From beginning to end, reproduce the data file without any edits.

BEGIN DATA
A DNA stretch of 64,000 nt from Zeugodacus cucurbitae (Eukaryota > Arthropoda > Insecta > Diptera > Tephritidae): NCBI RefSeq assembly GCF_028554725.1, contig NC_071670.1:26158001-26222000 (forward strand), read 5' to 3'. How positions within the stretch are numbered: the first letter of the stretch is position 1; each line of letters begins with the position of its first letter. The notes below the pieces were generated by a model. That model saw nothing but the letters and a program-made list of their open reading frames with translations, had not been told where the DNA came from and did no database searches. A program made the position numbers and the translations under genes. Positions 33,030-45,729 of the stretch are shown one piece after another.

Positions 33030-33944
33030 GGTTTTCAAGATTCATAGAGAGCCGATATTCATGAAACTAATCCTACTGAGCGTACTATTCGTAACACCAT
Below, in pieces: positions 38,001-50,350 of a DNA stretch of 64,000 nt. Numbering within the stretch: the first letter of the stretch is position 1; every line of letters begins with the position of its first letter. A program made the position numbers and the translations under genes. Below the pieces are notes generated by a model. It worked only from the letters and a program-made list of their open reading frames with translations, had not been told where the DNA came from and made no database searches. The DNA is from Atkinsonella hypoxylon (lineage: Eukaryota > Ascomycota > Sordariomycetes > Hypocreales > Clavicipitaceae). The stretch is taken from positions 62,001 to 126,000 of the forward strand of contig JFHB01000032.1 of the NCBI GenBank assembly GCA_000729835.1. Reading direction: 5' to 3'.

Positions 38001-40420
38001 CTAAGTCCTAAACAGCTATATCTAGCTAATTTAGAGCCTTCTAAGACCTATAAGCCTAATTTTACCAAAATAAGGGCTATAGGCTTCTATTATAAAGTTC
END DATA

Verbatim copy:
A DNA stretch of 64,000 nt from Zeugodacus cucurbitae (Eukaryota > Arthropoda > Insecta > Diptera > Tephritidae): NCBI RefSeq assembly GCF_028554725.1, contig NC_071670.1:26158001-26222000 (forward strand), read 5' to 3'. How positions within the stretch are numbered: the first letter of the stretch is position 1; each line of letters begins with the position of its first letter. The notes below the pieces were generated by a model. That model saw nothing but the letters and a program-made list of their open reading frames with translations, had not been told where the DNA came from and did no database searches. A program made the position numbers and the translations under genes. Positions 33,030-45,729 of the stretch are shown one piece after another.

Positions 33030-33944
33030 GGTTTTCAAGATTCATAGAGAGCCGATATTCATGAAACTAATCCTACTGAGCGTACTATTCGTAACACCAT
Below, in pieces: positions 38,001-50,350 of a DNA stretch of 64,000 nt. Numbering within the stretch: the first letter of the stretch is position 1; every line of letters begins with the position of its first letter. A program made the position numbers and the translations under genes. Below the pieces are notes generated by a model. It worked only from the letters and a program-made list of their open reading frames with translations, had not been told where the DNA came from and made no database searches. The DNA is from Atkinsonella hypoxylon (lineage: Eukaryota > Ascomycota > Sordariomycetes > Hypocreales > Clavicipitaceae). The stretch is taken from positions 62,001 to 126,000 of the forward strand of contig JFHB01000032.1 of the NCBI GenBank assembly GCA_000729835.1. Reading direction: 5' to 3'.

Positions 38001-40420
38001 CTAAGTCCTAAACAGCTATATCTAGCTAATTTAGAGCCTTCTAAGACCTATAAGCCTAATTTTACCAAAATAAGGGCTATAGGCTTCTATTATAAAGTTC